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from The Great Debate:

What unites Democrats? Republicans!

Back in 1901, Finley Peter Dunne's character Mr. Dooley said, “The Dimmycratic Party ain't on speakin' terms with itsilf.” Is that happening again now? You might think so, given the talk about a populist revolt on the left.

But Democrats are in fact remarkably united on most issues. They agree on everything from increasing the minimum wage, to extending unemployment benefits to raising the debt ceiling.

Yes, there are divisions emerging over trade and energy. But it's not anything like the bitter confrontations we used to see among Democrats over civil rights and the Vietnam War. It's also not anything like the bitter civil war that's broken out in the Republican Party. No one is threatening to walk out.

The 1960s was a time of open warfare among Democrats. The party establishment faced rebellions on two fronts. The George Wallace voters on the right, who objected to the party's embrace of civil rights; and  antiwar voters on the left, who objected to the Johnson administration's war in Vietnam. The Wallace voters left the party. The antiwar movement left blood on the streets of Chicago during the 1968 Democratic National Convention, but it ultimately persuaded the party to its point of view.

from Nicholas Wapshott:

On jobs: Be bold, Obama

President Barack Obama’s State of the Union was all about jobs. He said the word 23 times, often congratulating himself on having helped create 4 million. He urged a “year of action” to make more jobs, raise wages and create opportunities for social mobility. Then he set out on a jobs tour to persuade large companies to start hiring and pay more.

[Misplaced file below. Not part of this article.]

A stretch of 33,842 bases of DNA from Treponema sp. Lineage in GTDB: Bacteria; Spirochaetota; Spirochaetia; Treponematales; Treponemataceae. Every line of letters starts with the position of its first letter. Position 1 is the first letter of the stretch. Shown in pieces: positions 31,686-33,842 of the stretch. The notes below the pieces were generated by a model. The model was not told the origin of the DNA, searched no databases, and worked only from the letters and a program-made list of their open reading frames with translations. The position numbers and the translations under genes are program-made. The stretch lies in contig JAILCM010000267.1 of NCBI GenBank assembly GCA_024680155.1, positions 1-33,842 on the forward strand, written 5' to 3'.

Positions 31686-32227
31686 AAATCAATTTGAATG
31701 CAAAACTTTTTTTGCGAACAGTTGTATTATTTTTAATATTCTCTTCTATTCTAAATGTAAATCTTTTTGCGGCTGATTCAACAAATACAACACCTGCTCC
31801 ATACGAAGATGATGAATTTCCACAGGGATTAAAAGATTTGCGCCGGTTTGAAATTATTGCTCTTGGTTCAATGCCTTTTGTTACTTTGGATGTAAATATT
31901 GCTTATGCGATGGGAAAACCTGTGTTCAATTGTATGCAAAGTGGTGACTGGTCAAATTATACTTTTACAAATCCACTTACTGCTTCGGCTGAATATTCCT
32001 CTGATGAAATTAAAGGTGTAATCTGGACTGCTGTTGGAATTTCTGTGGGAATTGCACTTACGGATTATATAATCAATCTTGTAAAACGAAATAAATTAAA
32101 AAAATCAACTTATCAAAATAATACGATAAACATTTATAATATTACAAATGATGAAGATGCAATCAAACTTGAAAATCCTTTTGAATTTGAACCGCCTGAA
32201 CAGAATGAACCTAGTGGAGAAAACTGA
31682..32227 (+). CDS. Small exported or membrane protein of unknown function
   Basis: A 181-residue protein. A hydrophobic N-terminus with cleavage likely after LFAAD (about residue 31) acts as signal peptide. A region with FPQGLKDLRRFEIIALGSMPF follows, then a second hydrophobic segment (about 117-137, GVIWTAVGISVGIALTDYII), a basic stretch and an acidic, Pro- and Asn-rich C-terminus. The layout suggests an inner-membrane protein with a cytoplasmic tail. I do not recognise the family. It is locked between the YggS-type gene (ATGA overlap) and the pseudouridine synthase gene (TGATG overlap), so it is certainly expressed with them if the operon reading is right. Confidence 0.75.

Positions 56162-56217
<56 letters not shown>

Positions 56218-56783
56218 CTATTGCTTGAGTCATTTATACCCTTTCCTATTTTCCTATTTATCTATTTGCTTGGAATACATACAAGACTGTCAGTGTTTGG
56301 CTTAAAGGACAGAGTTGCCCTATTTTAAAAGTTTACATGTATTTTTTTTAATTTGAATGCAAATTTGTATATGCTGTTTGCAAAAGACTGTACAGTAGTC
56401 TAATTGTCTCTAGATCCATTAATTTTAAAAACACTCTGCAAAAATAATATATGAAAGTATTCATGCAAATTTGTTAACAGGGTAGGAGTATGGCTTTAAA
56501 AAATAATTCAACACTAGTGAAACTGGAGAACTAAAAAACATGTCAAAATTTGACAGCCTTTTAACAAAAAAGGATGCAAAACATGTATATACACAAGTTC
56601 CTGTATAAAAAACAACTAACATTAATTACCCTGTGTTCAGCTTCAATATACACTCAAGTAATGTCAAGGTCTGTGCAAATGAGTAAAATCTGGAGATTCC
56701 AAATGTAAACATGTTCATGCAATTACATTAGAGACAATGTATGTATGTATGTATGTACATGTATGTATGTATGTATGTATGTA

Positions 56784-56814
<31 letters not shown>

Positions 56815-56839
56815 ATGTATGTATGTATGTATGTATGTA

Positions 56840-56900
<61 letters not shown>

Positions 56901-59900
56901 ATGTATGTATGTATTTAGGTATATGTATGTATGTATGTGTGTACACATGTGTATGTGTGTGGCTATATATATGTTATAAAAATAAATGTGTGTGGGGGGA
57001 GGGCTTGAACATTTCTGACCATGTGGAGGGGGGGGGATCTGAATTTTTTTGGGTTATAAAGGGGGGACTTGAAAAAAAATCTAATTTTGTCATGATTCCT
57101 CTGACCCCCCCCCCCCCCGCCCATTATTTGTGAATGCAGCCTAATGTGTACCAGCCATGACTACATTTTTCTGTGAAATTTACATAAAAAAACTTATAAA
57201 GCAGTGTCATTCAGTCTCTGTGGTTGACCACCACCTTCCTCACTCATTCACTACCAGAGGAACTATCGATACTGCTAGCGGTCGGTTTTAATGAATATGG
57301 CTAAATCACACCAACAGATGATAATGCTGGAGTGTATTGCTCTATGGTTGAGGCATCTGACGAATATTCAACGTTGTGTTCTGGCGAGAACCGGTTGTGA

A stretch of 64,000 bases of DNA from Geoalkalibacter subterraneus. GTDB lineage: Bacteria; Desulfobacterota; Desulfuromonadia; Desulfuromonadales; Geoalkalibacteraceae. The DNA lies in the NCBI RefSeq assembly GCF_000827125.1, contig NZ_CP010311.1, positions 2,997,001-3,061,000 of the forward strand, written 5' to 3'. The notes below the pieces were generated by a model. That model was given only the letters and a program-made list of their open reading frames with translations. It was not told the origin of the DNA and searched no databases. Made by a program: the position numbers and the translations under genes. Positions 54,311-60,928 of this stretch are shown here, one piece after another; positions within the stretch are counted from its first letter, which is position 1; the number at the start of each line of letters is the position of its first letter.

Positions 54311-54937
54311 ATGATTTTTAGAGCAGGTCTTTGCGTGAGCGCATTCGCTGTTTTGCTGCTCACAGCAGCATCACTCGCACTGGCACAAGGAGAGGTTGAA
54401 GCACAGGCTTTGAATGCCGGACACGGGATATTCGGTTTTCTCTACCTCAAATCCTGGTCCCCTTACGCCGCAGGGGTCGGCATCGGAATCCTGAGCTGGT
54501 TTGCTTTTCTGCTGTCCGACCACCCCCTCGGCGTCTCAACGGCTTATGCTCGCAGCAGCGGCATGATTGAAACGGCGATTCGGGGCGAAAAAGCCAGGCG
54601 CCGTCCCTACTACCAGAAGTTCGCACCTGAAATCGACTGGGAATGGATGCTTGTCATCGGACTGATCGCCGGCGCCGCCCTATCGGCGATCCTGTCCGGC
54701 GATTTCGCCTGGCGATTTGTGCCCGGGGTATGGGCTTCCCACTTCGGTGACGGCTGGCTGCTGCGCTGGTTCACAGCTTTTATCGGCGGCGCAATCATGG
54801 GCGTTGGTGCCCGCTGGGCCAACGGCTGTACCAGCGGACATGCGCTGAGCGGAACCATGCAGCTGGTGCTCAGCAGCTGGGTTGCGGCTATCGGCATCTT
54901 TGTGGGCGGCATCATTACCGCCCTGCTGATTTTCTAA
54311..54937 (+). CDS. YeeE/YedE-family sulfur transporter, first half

But if we assume the Tea Party-dominated House of Representatives is not going to help him here and will block any new public borrowing for infrastructure projects, what is the president to do?

from The Great Debate:

On Keystone pipeline, consider Canada

The Oscar for Best Picture last month went to Argo, the Ben Affleck movie about the Canadian government’s help in spiriting U.S. diplomats out of Iran during the hostage crisis  – which  underscores the United States’ historic relationship with its closest ally, Canada. Back in the real world, however, the Obama administration is on the verge of severely damaging this strategic partnership with its poor handling of the proposed Keystone XL pipeline.

The State Department’s favorable draft environmental analysis, released on Friday, should pave the way for final administration approval of the pipeline. Of course, the State Department has already gone through this process once before. Then-Secretary of State Hillary Clinton deemed Keystone XL to be in the national interest – only to have President Barack Obama shelve the project in January 2012, during the run-up to his re-election campaign.

from Chrystia Freeland:

The key to the meaning of Keystone XL

Is oil like red meat or is it like tobacco? Your answer to that question determines how you feel about the North American boom in unconventional sources of fossil fuel, particularly the Canadian oil sands.

If you think oil is like tobacco, it is a strictly noxious commodity, which seriously harms its users and those around them. We should stop consuming it at once and at all costs. But if you think oil is like red meat, you take a more nuanced view. For the health of the planet, we should find greener alternatives to it whenever we can, but used wisely and in moderation it has an honorable role in the 21st-century economy.

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